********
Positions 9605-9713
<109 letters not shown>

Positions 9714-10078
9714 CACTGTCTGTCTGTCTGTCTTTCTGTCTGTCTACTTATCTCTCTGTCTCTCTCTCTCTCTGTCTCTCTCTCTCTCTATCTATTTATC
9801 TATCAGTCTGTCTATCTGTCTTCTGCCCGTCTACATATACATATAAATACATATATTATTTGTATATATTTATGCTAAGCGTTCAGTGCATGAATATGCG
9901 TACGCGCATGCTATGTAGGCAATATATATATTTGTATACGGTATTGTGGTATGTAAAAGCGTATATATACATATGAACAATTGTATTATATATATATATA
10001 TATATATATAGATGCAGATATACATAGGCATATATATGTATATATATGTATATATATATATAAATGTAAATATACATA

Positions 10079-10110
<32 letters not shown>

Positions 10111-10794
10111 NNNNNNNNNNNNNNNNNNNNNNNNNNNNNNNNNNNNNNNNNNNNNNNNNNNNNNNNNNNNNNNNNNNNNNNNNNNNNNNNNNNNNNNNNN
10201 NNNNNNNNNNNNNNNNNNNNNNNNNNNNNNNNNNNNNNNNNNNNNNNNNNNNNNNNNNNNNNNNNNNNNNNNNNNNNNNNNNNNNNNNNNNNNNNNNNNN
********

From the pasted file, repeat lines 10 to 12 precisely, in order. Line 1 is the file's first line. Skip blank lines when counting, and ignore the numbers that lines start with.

Positions 10111-10794
10111 NNNNNNNNNNNNNNNNNNNNNNNNNNNNNNNNNNNNNNNNNNNNNNNNNNNNNNNNNNNNNNNNNNNNNNNNNNNNNNNNNNNNNNNNNN
10201 NNNNNNNNNNNNNNNNNNNNNNNNNNNNNNNNNNNNNNNNNNNNNNNNNNNNNNNNNNNNNNNNNNNNNNNNNNNNNNNNNNNNNNNNNNNNNNNNNNNN